Hang­ing up on robo­calls

Mem­bers of Congress have good rea­son to agree on these bills.

The Washington Post - - CAPITAL BUSINESS -

FOR­GET A dystopian ro­bot fu­ture. The present, in which it is im­pos­si­ble to sit down to din­ner with­out a ma­chine call­ing your smart­phone, is trou­bling enough. The scourge of robo­calls has wors­ened in re­cent years, but stir­rings in Congress sug­gest spam-slammed Amer­i­cans may fi­nally find some re­lief.

Con­sumers frus­trated with the con­stant flow of un­wanted calls have tech­nol­ogy to thank. Gone are the days when clunky hard­ware meant au­to­di­al­ing was a has­sle, and when long-dis­tance fees could cost a mar­keter more than they could hope to make. Now, spam­mers can tar­get thou­sands of phones an hour with only a click, al­most for free, no mat­ter where they are — and spoof­ing soft­ware al­lows them to do it while con­ceal­ing their iden­ti­ties. Any so­lu­tion, then, will have to tackle two prob­lems at once: run-of-the-mill spam­mers who do not spoof and the fraud­sters who use fake num­bers for their scams.

Thank­fully, pro­pos­als in both cham­bers of Congress of­fer some hope. Rep. Frank Pal­lone Jr. (D-N. J) in­tro­duced a bill in the House last week clos­ing the loop­hole on au­to­di­alers who to­day take ad­van­tage of out­dated le­gal lan­guage. That should de­ter le­git­i­mate busi­nesses from abuse. As for the spoofers, ma­jor car­ri­ers could de­ploy a tech­nol­ogy as early as this year that will tell con­sumers whether an in­com­ing call comes from a ver­i­fied num­ber. FCC Chair­man Ajit Pai had al­ready urged car­ri­ers to adopt these au­then­ti­ca­tion sys­tems, but he stopped short of man­dat­ing it. Mr. Pal­lone’s bill would do just that, as would leg­is­la­tion in the Se­nate co-writ­ten by Ed­ward J. Markey (D-Mass.) and John Thune (R-S.D.). And Mr. Pal­lone’s sen­si­bly would re­quire phone com­pa­nies to pro­vide block­ing ser­vices against spoofers free of charge.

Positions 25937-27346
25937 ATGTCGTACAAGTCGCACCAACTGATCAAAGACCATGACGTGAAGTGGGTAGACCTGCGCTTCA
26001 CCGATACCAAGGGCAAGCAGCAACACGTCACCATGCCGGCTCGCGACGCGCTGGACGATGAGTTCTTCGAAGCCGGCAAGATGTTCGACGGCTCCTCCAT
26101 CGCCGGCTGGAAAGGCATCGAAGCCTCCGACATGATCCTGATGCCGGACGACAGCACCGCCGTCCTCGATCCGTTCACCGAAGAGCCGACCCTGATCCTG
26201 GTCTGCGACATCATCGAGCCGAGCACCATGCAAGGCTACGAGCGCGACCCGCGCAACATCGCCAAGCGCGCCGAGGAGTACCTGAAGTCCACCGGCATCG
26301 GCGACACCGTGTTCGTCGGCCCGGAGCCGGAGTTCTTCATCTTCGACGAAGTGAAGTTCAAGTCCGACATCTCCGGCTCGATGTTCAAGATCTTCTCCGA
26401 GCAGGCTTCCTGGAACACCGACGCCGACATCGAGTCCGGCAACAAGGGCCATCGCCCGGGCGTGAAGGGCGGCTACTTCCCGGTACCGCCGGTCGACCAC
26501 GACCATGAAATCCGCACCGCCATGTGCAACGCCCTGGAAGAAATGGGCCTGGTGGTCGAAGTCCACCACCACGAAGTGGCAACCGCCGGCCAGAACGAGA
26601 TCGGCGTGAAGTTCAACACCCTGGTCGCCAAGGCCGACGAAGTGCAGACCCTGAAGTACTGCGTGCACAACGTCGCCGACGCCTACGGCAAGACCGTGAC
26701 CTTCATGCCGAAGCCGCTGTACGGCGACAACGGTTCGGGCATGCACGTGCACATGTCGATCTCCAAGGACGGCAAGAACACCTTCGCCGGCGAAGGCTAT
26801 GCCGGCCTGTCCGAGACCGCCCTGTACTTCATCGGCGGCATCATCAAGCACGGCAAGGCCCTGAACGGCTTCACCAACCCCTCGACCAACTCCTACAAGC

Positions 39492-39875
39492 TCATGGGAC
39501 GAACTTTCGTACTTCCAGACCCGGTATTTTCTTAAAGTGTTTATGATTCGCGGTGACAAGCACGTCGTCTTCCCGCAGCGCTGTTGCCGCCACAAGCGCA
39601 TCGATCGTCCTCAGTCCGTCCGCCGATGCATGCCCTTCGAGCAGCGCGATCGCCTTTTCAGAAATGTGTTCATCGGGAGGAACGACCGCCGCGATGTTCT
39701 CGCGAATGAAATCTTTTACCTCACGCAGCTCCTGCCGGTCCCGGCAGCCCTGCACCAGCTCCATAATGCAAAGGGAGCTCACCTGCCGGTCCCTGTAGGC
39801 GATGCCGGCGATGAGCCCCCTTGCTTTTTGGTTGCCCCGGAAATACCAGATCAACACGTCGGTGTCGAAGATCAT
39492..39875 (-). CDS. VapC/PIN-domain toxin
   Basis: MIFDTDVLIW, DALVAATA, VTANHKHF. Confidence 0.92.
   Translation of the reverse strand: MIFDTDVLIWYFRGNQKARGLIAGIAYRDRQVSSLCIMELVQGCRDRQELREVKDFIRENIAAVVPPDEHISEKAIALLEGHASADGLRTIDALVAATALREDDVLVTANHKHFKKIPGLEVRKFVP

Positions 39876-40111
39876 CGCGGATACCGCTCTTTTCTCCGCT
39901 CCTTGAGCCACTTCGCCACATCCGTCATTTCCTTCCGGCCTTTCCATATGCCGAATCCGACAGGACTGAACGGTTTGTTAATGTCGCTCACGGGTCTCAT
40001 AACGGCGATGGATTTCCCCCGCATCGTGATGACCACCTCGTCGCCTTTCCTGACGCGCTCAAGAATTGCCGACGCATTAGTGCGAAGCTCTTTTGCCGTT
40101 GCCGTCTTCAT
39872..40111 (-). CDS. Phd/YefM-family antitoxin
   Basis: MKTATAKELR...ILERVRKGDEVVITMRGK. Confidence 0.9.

The bills would also help with en­force­ment: The House pro­posal would grant the FCC the abil­ity to fine rule-break­ers at first of­fense, and the Se­nate coun­ter­part would al­low the agency to levy fines of $10,000 per call, up from $1,500. Both bills would ex­tend the statute of lim­i­ta­tions on vi­o­la­tions.

The Fed­eral Trade Com­mis­sion could ben­e­fit as well from ad­di­tional au­thor­ity, not in­cluded in ei­ther bill, to go af­ter telecom­mu­ni­ca­tions com­pa­nies that are grossly neg­li­gent in stop­ping robo­calls on their ser­vices. Re­sources to fa­cil­i­tate in­ter­na­tional co­op­er­a­tion, of­ten nec­es­sary for catch­ing a scam­mer, are also cru­cial.

Robo­calls of­fer an easy op­por­tu­nity for bi­par­ti­san con­sen­sus. Af­ter all, politi­cians have not been spared from the on­slaught of un­wanted ring­ing. Leg­is­la­tion that com­bines the most promis­ing as­pects of the House and Se­nate pro­pos­als, carv­ing out ap­pro­pri­ate ex­cep­tions for le­git­i­mate uses of au­to­di­al­ing, would be a win for every hu­man against to­day’s most both­er­some bots.

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